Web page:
Latino day laborers, social integration, and self-rated health
Background: Evidence shows that social networks have an important relationship with health. Since literature reveals that Latino day laborers tend to be socially isolated and at- risk for various adverse health consequences, the relationship between the social integration and self-rated health of a sample of Houston-area Latino Day Laborers was analyzed by testing the hypothesis that greater social integration in the sample would result in better self-reported health. Methods: Secondary data analyses of survey questions from the Houston-area Project SHILO survey on Latin Immigrant Men's health (2008) were completed. As a measure of social integration, questions on the number of trusted relatives, friends and co-workers the sample possessed and the frequency with which they contacted these individuals were analyzed against a traditional assessment of self-rated health. A one-way analysis of variance and a logistic regression measured the significance of the relationship between social integration and self-rated health. Results: The one way analysis of variance revealed a significant difference in the number of friends in the social network between those with bad/so-so self-rated health and those with good/very-good/excellent self-rated health (F=5.76, df=1/317, p<.05). The results report that those respondents with bad/so-so self-rated health had a mean number of 3.1 trusted friends (SD=3.5) while those respondents with good/very good/excellent self-rated health had a lower mean number of 2.3 trusted friends (SD=2.8). The logistic regression indicated that the number of trusted friends negatively and significantly predicted on self-rated health (p=.01). For every additional friend in the trusted social network, individuals in this sample were 14% less likely to report good/very good/excellent health (odds ratio=.86). Conclusions: Although the hypothesis that greater social integration would result in better self-rated health was not confirmed by this study, these results help to reveal that other assumptions in the research of Latino day laborer social networks may not always hold true, and that a deeper and more comprehensive approach to social network research in Latino day laborers is necessary.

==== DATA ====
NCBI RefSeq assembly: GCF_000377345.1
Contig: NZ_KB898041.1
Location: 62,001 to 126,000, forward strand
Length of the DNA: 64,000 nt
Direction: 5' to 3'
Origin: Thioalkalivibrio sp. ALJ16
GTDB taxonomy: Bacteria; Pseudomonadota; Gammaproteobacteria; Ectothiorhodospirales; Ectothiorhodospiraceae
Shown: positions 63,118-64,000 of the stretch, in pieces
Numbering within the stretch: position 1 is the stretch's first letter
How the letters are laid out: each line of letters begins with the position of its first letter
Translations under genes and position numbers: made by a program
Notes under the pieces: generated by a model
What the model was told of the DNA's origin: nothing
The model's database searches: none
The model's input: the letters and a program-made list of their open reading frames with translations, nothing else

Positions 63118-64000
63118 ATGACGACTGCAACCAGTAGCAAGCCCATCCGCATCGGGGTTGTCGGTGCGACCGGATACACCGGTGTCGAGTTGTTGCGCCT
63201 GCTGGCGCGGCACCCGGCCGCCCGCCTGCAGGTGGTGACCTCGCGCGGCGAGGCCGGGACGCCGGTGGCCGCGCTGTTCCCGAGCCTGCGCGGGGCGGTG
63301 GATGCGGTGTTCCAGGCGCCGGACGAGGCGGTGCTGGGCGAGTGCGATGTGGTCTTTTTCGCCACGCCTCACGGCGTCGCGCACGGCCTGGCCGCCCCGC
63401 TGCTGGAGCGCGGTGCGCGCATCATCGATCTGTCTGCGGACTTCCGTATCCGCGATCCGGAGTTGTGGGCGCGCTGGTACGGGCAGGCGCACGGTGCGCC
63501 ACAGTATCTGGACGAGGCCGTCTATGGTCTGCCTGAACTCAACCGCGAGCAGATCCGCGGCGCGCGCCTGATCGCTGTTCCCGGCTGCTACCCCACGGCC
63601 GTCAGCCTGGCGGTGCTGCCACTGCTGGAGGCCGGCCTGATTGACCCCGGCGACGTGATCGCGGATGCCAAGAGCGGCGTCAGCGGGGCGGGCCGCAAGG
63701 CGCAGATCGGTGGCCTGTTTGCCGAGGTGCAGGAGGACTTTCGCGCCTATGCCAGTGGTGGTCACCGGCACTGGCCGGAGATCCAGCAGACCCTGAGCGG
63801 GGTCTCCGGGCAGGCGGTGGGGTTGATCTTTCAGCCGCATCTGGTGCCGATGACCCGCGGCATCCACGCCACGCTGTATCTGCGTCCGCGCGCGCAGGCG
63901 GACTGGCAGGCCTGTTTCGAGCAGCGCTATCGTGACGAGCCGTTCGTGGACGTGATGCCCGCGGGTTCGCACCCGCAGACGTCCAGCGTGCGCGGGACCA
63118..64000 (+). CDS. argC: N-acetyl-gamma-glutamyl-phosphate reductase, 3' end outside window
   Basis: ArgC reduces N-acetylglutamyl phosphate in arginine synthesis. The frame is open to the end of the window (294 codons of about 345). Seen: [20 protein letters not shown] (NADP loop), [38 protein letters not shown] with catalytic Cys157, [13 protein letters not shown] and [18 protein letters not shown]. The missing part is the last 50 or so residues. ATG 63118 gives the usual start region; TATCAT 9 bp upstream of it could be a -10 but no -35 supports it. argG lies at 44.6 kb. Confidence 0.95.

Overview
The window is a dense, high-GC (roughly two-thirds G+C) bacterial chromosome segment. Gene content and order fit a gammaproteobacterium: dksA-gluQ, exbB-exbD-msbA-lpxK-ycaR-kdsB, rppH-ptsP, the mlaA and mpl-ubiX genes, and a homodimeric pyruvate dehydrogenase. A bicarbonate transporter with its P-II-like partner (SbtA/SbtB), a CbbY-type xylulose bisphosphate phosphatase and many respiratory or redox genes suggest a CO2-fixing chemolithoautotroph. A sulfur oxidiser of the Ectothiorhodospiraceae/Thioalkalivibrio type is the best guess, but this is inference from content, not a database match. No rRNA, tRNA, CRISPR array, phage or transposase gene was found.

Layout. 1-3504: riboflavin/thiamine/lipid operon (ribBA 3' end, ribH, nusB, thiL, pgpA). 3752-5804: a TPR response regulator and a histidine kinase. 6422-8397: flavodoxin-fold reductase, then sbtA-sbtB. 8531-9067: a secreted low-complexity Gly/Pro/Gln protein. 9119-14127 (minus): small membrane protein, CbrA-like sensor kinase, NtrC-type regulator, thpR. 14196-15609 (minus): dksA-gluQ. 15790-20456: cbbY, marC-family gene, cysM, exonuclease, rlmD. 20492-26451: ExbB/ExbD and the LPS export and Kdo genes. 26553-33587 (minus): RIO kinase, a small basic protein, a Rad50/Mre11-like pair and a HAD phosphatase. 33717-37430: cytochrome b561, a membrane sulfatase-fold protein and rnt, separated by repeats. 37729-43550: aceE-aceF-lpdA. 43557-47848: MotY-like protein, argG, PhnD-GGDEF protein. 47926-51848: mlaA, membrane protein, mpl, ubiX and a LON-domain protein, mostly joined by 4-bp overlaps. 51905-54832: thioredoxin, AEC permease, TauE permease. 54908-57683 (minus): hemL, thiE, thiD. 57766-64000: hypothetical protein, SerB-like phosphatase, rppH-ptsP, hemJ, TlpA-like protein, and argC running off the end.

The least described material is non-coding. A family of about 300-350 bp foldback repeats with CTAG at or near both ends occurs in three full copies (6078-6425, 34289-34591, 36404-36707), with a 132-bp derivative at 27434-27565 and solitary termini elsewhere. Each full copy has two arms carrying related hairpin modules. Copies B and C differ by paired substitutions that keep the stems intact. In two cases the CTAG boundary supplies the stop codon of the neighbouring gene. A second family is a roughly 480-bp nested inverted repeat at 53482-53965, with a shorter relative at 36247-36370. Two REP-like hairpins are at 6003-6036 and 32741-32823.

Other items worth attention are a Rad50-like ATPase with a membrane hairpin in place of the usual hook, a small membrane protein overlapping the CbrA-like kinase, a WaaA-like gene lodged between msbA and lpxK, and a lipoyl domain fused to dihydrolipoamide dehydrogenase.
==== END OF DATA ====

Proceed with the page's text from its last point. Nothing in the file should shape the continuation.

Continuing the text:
Behavioral psychology|Social psychology|Latin American Studies|Public health|Ethnic studies
Steel, Kenneth C, "Latino day laborers, social integration, and self-rated health" (2013). Texas Medical Center Dissertations (via ProQuest). AAI1549843.